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15 last-minute ideas for things to do with kids during April school vacation

For parents who’ve been swamped, we’ve put together a list of fun family adventures where they take COVID safety precautions.

Shaw Nielsen for The Boston Globe

Even though every day might feel the same, a break is on the horizon, at least for kids: April vacation! But if you’re anything like me, you’ve planned absolutely nothing because you’re busy coping with online school, work, and finding a vaccine appointment. Well, we’re here to help. Ahead, find plenty of exciting adventures that are low-maintenance and take COVID-safe precautions. (Hours and availability change frequently. Check with the organizations before heading out.)


1. New England Base Camp

At this outdoor adventure park in the Blue Hills — operated by the Boy Scouts of America, but open to anyone — families can hike, attempt archery, rock climb, throw tomahawks, and more; parents or guardians are required to attend with kids. Buy a $20 day pass and let that energy out. Age restrictions apply. 411 Unquity Road, Milton, 617-615-0004,


2. Old Sturbridge Village Earth Week

Harvest the fields, help sow crops like onions and peas, (safely) explore honeybee hives, and celebrate Patriots Day on April 19 with military drills, canon firings, and chats with Minutemen. Tickets start at $14. 1 Old Sturbridge Village Road, Sturbridge, 800-733-1830,

3. TreeTop Adventures

If the kids have turned your living room into a Floor Is Lava course, work off pent-up energy at TreeTop Adventures, which offers zip-line and obstacle courses for kids 7 and older. They can scramble up ladders, across logs, along zip lines, and more — you can join them or relax with a cup of coffee on the sidelines. Prices start at $52 for 2½-hour slots. 200 New Boston Drive, Canton, 781-989-5800,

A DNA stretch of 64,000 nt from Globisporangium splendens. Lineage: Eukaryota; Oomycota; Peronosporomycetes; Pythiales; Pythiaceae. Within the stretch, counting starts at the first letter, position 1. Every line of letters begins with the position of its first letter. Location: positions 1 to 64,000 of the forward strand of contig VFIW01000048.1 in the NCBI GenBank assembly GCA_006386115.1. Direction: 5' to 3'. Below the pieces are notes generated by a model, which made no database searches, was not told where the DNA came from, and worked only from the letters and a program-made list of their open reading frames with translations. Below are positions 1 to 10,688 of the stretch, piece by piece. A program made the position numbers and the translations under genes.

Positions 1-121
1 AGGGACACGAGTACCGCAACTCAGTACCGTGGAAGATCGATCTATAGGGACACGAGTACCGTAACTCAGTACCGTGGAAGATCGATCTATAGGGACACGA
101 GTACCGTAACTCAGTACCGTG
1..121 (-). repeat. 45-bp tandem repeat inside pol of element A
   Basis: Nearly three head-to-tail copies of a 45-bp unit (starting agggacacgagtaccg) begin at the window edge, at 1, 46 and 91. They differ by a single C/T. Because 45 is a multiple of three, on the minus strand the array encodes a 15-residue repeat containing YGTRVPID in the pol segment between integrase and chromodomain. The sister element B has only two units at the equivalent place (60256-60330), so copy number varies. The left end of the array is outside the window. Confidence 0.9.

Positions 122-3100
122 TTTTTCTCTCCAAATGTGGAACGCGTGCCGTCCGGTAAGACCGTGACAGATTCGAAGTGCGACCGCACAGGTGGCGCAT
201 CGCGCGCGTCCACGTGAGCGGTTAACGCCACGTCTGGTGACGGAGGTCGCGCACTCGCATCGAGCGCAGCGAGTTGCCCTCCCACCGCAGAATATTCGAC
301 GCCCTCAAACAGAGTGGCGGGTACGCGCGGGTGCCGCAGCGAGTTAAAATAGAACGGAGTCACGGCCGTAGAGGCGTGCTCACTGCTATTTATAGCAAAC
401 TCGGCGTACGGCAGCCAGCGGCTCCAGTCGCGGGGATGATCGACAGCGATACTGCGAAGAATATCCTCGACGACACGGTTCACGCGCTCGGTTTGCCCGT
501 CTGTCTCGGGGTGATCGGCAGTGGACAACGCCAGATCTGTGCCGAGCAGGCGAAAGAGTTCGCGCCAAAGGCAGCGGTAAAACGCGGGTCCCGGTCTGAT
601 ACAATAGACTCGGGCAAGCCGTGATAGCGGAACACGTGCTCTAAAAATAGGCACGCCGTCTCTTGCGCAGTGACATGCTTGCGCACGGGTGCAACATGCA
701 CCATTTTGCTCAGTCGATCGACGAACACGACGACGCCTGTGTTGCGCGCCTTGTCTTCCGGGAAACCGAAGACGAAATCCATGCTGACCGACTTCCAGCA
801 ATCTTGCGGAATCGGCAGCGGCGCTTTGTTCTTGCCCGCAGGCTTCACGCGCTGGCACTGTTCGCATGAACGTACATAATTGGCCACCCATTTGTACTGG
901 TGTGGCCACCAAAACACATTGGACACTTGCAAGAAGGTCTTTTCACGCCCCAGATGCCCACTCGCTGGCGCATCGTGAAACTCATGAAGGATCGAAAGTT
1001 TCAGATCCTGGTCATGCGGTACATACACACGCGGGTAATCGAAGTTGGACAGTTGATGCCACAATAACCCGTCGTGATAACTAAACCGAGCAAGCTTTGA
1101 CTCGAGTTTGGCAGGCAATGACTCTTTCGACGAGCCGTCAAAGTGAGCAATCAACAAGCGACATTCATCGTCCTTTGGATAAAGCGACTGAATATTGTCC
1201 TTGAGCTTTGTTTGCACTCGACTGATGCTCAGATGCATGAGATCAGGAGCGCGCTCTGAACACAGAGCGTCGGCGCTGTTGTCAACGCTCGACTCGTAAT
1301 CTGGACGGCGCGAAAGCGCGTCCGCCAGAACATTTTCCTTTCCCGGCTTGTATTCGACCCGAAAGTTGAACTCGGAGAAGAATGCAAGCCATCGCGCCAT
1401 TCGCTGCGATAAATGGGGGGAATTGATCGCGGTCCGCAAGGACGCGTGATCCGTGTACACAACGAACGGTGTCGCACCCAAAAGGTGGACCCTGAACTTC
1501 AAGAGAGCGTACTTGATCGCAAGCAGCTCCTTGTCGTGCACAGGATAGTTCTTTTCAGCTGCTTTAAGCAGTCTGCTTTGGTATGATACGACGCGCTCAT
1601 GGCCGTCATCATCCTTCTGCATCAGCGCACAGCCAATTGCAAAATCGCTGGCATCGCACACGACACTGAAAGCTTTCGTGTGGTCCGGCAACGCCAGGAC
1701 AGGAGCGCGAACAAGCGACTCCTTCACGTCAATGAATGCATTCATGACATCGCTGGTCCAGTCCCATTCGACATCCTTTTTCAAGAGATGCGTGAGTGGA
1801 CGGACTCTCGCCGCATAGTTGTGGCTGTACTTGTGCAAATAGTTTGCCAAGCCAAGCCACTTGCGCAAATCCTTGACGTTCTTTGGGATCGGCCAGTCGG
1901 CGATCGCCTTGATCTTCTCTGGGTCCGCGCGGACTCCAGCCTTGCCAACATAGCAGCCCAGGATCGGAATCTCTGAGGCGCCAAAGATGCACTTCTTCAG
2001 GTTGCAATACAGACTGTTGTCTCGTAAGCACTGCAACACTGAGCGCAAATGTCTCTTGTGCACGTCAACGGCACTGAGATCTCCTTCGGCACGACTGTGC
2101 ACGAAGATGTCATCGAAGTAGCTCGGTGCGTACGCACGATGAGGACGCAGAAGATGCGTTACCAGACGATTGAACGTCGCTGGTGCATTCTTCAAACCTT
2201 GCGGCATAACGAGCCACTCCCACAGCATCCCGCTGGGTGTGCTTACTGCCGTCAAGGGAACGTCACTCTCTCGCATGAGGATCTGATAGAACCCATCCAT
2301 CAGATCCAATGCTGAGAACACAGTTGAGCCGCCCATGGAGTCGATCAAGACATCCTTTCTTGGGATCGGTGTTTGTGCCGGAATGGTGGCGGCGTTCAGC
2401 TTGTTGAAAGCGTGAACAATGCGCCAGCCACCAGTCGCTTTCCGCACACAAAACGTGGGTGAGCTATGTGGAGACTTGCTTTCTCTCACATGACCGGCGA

4. The Trustees of Reservations

With sprawling properties throughout the area, there’s plenty to do depending on your kids’ ages and hobbies. Book a firepit for two hours at South Hamilton’s Appleton Farms and make s’mores (and buy baked treats onsite); groove to live kids’ music at Hingham’s Weir River Farm; go on an egg hunt at Beverly’s Long Hill; and more. Registration is required; prices vary by activity.


Shaw Nielsen for The Boston Globe


5. Live Boston Classroom

Visit the Greater Boston Convention & Visitors Bureau website to find an array of hands-on, experiential learning opportunities throughout the city — many of them outdoors for maximum safety, and offered at discounts. Enroll in a city-wide scavenger hunt, take Boston By Foot walking tours, and score deals on many of Boston’s big attractions, such as the New England Aquarium. There are virtual events, too, as well as hotel staycation packages if you’re really desperate to get out of the house. Prices and locations vary.

6. Museum of Science

If this year hasn’t been tough enough, take on the museum’s Arctic Adventure challenge, an interactive exhibit where kids try to escape a frozen tundra — complete with a wall of real ice. Insider tip: The museum is operating at up to 35 percent capacity due to COVID-19, which means tickets are tougher to score. Friday night tickets (when the museum is open until 9 p.m.) tend to be a safer bet. Tickets are $24 and up. 1 Science Park, Boston, 617-723-2500,

7. New England Aquarium